Tradition should never fade to black

It didn’t take long for the rumor of a possible change in the USC football uniform to spread like a wildfire across Tuesday’s Internet. It was a fire that flamed with resentment and burned with more intensity once images were attached.

We know today that Scott Wolf’s original report wasn’t completely inaccurate, though it was a bit overblown. The athletic department considers subtle changes in the uniform each year, and this one is no different. But the combination of black helmets and cardinal pants doesn’t appear to be among the options, and could hardly be considered a “slight” change, as much as it would be a complete overhaul.

Southern California and its traditionalist fan base can breathe a heavy sigh of relief today, but this is an issue more likely to be revisited in the near future. College football makes the claim of proudly upholding its history and tradition, but over the years, we’ve learned that there is one thing that takes precedence over all, and that is money and the greed for it.

If you search the landscape, it doesn’t take long to find tradition served like a two-dollar whore on a busy street corner. The sport has lost control of itself, as it continues to stack paper and answer to merchandisers and network pimps.

Conferences will realign and swell, with little importance in capturing quality programs to improve its standing and status, but with emphasis placed squarely on television markets to land lucrative deals. Traditional on-field rivalries are disrupted and replaced with a battle between network rivals for Nielsen ratings. In the process, your traditional Saturdays are rolled back, with Friday night lights no longer reserved for acne and braces on low level fields.

A harlot must also dress the part, and there’s no greater way to increase sales than to change the design of the clothing. Throwbacks to the past are easily accepted, since they are sprung from historical roots.  But merchandisers are steadily sketching, in an effort to create items to hang new from the rack that will eventually flow to your closet. Nike cleverly disguises its “Pro Combat” collection as items built and worn to better player performance. But you know as well as I that it’s created for the general public, and not the athletes wearing them.  First you wean them off tradition, then you market change.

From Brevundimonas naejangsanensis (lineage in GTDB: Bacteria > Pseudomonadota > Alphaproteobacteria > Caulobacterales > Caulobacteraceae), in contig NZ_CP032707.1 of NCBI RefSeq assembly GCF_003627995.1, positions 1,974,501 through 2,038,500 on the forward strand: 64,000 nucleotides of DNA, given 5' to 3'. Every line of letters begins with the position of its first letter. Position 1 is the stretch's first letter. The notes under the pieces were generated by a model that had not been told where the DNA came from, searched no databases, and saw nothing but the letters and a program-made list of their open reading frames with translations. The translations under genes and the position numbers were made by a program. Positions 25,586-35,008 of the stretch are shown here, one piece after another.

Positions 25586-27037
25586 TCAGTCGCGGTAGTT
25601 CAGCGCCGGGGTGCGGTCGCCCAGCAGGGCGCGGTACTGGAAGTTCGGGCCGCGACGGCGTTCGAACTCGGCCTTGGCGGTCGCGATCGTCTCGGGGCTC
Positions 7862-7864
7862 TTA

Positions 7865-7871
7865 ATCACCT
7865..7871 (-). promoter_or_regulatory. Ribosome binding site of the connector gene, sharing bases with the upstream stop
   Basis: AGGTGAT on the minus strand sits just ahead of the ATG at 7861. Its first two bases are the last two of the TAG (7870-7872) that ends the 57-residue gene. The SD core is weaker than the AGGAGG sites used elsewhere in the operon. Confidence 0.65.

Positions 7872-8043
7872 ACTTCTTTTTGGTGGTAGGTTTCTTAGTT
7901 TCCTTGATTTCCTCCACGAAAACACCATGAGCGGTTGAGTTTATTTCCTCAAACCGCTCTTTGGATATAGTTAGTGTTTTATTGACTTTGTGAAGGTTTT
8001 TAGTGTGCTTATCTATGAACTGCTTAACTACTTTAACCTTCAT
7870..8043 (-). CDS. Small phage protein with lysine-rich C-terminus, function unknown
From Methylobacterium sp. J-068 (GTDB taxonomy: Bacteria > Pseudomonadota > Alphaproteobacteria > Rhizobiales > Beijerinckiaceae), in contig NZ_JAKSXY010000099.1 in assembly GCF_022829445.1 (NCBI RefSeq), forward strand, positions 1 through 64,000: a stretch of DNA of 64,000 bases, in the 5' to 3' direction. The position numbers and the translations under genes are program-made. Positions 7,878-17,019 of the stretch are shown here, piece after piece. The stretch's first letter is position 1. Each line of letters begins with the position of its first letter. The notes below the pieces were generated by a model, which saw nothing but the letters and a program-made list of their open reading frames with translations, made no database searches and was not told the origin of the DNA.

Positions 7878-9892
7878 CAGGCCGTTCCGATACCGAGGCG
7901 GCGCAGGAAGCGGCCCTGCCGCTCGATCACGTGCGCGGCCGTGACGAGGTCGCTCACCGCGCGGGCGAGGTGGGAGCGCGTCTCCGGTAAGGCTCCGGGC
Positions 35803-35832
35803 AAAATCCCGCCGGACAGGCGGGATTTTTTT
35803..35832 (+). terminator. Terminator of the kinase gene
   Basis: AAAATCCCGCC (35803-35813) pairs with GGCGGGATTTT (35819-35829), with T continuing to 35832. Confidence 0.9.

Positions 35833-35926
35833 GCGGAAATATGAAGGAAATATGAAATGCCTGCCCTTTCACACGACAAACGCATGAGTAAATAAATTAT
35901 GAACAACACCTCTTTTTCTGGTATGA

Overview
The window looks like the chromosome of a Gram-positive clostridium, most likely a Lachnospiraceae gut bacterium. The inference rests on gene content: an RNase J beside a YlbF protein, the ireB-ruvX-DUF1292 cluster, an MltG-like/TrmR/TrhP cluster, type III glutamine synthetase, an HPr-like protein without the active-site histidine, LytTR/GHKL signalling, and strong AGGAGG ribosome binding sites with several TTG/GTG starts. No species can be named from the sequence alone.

It’s only a matter of time before USC succumbs to the winds of change, but hopefully that is later than sooner. The uniform was last altered in 2002, when the stripes were removed from the sleeve and replaced with a wider mark at the shoulder. That is highly acceptable, unlike a tradition that fades to black.  Cardinal is the history that gels legends of yesteryear with those still grinding to establish their own. Just as tradition is continuation, extending decades without severance, and rising with new bricks stacked upon the original foundation.

The timing of the uniform release, as indicated in Wolf’s rumor spreading post, also couldn’t be worse. The  NCAA hangman may have tightened the noose around the Trojan neck, but he who dangles on the brink of death shouldn’t oblige by dressing for the funeral.

The chant is “We are SC”.  Don’t allow anyone or anything to change that. No matter how mighty the dollar, let us not sell our soul.

Fight On!


~ by Anthony on May 11, 2011.

2 Responses to “Tradition should never fade to black”

  1. […] Home › NCAA Football › Tradition should never fade to black […]

  2. I agree whole heartedly with you that TRADITION IS EVERYTHING! It is our IDENTITY! Do you want to look like the Oregon Ducks! No WAY! I have to really look hard to see who is playing us when we play the Ducks!!!! Are the Duck colors black & silver? NO! Those colors are the IDENTITY of the RAIDERS! KEEP THE TROJAN UNIFORMS THE TRADITIONAL COLORS – CARDINAL & GOLD!!!!!!! When I played in the 70’s we had solid Cardinal helmets without the Trojan logo. Personally, I think the gold logo was a great addition. Every time I saw the Trojan Basketball Team wear their black uniforms, they disappointed me and then the team went on to lose……..
    Tim Algier – ’75

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